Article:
One of Elm Avenue’s signature historic buildings is available for sale on the McLennan County courthouse steps after plans by a sculptor and an East Waco entrepreneur fell through.

The two-story edifice at 600 Elm Ave., built in the late 1800s as S.H. Clinton Farm Implements and Hardware, will be part of a regularly scheduled sheriff’s sale at 10 a.m. Aug. 4 in front of the courthouse. The building will be open for a tour at 10 a.m. Saturday.

Lula Jane’s Bakery owner Nancy Grayson and Dallas artist Dan Brook bought the blighted building in 2013 in a tax sale for $5,117 and made plans for an art studio and gallery complex.

Grayson said those plans didn’t work out because the partners had “different goals.”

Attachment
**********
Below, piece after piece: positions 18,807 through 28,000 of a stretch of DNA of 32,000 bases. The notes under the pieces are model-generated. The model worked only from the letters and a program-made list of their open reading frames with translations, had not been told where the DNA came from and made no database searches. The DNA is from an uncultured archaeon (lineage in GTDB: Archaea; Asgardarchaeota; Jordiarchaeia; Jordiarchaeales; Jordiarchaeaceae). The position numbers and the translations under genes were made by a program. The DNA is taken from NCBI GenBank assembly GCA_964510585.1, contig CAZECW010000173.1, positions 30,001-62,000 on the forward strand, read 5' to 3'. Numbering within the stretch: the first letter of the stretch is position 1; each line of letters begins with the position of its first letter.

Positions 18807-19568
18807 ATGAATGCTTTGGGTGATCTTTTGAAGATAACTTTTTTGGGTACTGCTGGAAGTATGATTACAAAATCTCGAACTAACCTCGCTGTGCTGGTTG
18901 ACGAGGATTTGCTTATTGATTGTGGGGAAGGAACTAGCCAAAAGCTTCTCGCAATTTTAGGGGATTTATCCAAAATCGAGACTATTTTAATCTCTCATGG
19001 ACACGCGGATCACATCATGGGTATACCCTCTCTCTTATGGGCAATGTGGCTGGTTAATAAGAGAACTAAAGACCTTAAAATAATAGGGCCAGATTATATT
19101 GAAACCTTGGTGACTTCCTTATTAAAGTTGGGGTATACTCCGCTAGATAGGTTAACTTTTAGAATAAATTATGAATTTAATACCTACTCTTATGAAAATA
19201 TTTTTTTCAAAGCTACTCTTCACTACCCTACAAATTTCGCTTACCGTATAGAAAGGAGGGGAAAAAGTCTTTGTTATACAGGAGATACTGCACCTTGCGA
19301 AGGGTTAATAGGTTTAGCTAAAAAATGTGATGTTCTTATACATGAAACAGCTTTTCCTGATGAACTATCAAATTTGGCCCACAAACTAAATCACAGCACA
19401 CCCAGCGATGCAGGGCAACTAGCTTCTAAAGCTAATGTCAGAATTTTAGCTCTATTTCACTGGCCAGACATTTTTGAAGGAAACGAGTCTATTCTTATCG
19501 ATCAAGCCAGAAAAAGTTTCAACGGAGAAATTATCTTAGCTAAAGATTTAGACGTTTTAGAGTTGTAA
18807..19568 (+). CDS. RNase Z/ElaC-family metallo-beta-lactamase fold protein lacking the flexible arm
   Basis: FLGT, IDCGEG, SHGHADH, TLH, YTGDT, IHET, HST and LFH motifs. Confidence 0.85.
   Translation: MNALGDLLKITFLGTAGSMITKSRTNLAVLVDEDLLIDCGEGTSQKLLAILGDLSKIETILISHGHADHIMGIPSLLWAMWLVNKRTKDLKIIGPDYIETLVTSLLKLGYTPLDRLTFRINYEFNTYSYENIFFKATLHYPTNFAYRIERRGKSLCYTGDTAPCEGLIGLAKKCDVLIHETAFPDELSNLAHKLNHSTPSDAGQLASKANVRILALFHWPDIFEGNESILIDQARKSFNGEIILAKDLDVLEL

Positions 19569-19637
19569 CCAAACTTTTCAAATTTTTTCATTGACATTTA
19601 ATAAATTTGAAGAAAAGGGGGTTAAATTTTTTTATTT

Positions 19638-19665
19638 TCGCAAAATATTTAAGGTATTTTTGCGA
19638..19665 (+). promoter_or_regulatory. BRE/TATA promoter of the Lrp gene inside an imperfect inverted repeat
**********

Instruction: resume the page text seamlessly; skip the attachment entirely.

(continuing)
The auctions on the courthouse steps are usually the result of foreclosures or tax sales, but that’s not the case here, Grayson said.

“We just need to dissolve the partnership,” she said. “It’s a great way to let the public bid on a historic property on Elm Street.”

Grayson said she doesn’t plan to be at the sale to bid on the property.

She said an engineer found the 10,000-square-foot building was structurally sound, though an interior mezzanine not original to the building would need to be removed.

“It has all the original woodwork inside,” she said. “It’s just beautiful.”

The brick building, which served much of the 20th century as a furniture store, is one of the largest and most architecturally notable structures on Elm Avenue.

The Texas Historical Commission last year used the building as the subject for a rendering of how old buildings could be restored through the Texas Main Street program.

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